The Advancement In Modern Dental Hygiene Operations

The gaming industry is probably one of the most progressive industries when it comes to new technology. Perhaps most people are into games and gadgetry that some technological advancement in other fields of industry is overlooked. But the good thing is that the medical field has not been overlooked and the dental hygiene operatory has seen a lot of improvements over the decade. These technological advancements in dental equipment and operations have maximized diagnostics and enhanced preventive processes to maintain good oral hygiene.

Dental procedures have now become more convenient since dental hygienists are provided with effective and efficient new tools of the trade. The optimization of diagnostic tools such as digital radiography, oral cancer screening tools, and intra-oral cameras have made dental procedures easier. The results are quicker and patients do not have to wait for several hours to know the next step.

Here is a comparative view of how dental procedures were done before and how it is done now:

1) Digital radiography – The conventional method involved as higher risk due to the use of radiation and chemicals. Today’s new technology still involves radiation and the use of chemicals but to a minimized level yet with quicker and clearer assessment of the problem.

2) Intra-oral cameras – In the past, dentists just rely on what they can see and most of the times neglect areas in the mouth that are too remote for visibility. Now that intra-oral cameras are available, it has become a great tool for documentation and the best resource for dental education for both patients and dentistry students.

3) Caries (tooth decay) diagnostic and detection tools – The old method used quantitative light fluorescence while today’s tools use laser technology which is less invasive.

4) Quick teeth whitening procedures and remineralization therapies – Teeth whitening was not popular nor was it offered as in dental clinics. Dental hygienists can now offer teeth whitening and remineralization of the teeth using fluoride, calcium, and phosphate. These procedures are also additional revenue for dental hygienists.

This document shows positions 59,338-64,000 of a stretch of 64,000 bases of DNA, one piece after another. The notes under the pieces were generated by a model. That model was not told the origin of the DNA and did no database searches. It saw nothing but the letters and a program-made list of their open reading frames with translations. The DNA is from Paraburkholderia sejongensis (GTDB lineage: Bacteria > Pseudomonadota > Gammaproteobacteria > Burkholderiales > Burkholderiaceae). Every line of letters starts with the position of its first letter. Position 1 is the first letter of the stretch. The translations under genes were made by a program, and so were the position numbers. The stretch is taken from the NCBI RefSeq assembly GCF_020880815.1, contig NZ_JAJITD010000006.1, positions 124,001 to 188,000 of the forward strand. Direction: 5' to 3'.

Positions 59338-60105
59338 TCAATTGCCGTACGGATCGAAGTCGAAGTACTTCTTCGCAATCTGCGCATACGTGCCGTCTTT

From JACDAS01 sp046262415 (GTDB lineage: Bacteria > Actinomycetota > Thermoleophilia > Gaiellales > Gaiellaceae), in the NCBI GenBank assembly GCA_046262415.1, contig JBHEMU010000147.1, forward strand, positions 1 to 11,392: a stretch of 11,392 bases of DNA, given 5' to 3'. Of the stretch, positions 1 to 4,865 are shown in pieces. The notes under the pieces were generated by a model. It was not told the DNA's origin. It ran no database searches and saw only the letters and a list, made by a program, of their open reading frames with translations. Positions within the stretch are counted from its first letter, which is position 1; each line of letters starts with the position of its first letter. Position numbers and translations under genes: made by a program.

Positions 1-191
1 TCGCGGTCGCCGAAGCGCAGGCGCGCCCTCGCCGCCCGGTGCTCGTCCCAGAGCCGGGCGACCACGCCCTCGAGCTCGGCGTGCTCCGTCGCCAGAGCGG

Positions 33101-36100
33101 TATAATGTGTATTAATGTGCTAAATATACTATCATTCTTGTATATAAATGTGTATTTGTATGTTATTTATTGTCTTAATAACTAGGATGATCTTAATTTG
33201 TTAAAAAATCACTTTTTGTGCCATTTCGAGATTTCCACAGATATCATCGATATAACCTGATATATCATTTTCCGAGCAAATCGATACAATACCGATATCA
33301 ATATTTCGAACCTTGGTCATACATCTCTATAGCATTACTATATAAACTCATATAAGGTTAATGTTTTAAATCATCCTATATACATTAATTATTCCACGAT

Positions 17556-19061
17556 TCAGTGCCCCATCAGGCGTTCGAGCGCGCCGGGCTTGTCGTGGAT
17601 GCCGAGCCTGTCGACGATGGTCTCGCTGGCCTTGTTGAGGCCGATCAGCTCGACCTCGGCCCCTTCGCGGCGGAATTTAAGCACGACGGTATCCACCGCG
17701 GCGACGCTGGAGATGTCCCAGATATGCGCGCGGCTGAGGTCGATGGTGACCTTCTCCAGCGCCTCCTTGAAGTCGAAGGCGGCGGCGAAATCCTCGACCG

5) Dental chair system – If cars are equipped with GPS, then modern dental chairs include flat screen monitors, ergonomic chair design, and computer aided charting technologies. There are several other additions to the dental chair system which even verge on wireless solutions.

6) Dental surgical loupes – Dentists can now see with greater clarity due to magnification for precise diagnosis. They can even customize the frame, colors, and lens placement of their dental loupes.

These are just a few of the advancement in dental procedures today. We may not know what else could be available in a few months. Yet for sure computer-aided procedures will stay and integration of comfort is fast becoming the next big thing in dentistry. Who would not prefer a spa-like dental clinic anyway?

Keep Your Teeth – Dental Chair Anxiety Can Be Eliminated

I don’t know anybody thrilled about getting dental work done. Many of us find any reason we can to postpone our dental checkups and dental needs. For those who get sweaty palms just thinking about the dentist, a severe toothache or dental emergency may be the catapulting event that gets you into the dentist’s chair. If you have been avoiding the dentist for years, or each visit is just an ordeal, what can you do to reduce your dental fears?

Some of us remember watching comedy skits on TV depicting a very old almost blind dentist pulling out a tooth with a pair of pliers–while the patient is mumbling “you got the wrong tooth.” Although these scenes were funny, some of us have that crazy image still implanted into our brain. Reality is that modern dentistry has made leaps and bounds in technology and in accommodating the patient. Some of the stress-reducing things patients can now find in many offices are:

* upbeat music (not elevator-style music)
* television screen that allows you to watch TV with your choice of programming
* computerized revolving slides of scenic pictures such as water, mountains, etc.
* sunglasses, supplied by dentist, to protect your eyes from the procedural light
* nitrous oxide/oxygen (check with your dentist; this is a mild sedative given to very anxious patients)
* detailed communication between doctor and patient about procedures and technique

The above items are fine and dandy once you’re actually sitting in the dentist’s chair. What can you personally do though to reduce your anxiety before the appointment? Here are some things I have done to help me keep my dental appointments:

1. Pick an appointment (unless it is an emergency) for that part of the day in which you are the most relaxed. For me it is the morning.

2. When making your appointment communicate with the dental office that you are anxious. Dentists want and need to know your level of anxiety. They will discuss the ways in which they address the various stress levels with their patients.

3. Get a good night’s rest. Not enough sleep may cause you to be irritable. Being irritable will increase your anxiety level.

4. Listen to relaxing music on the way to the dentist. I play a CD with spa-like melodies. It really helps.

5. Don’t arrive too early at the dentist office. Too much time might result in your mentally kicking around your already unfounded fears. Be prompt and not late.

6. Spray natural essences of flowers, Bach Rescue Remedy Spray, into your mouth to reduce anxiety. Do this on your way to the dentist and just before the dentist starts your procedure. This was the number one reason I got through my recent root canal procedure.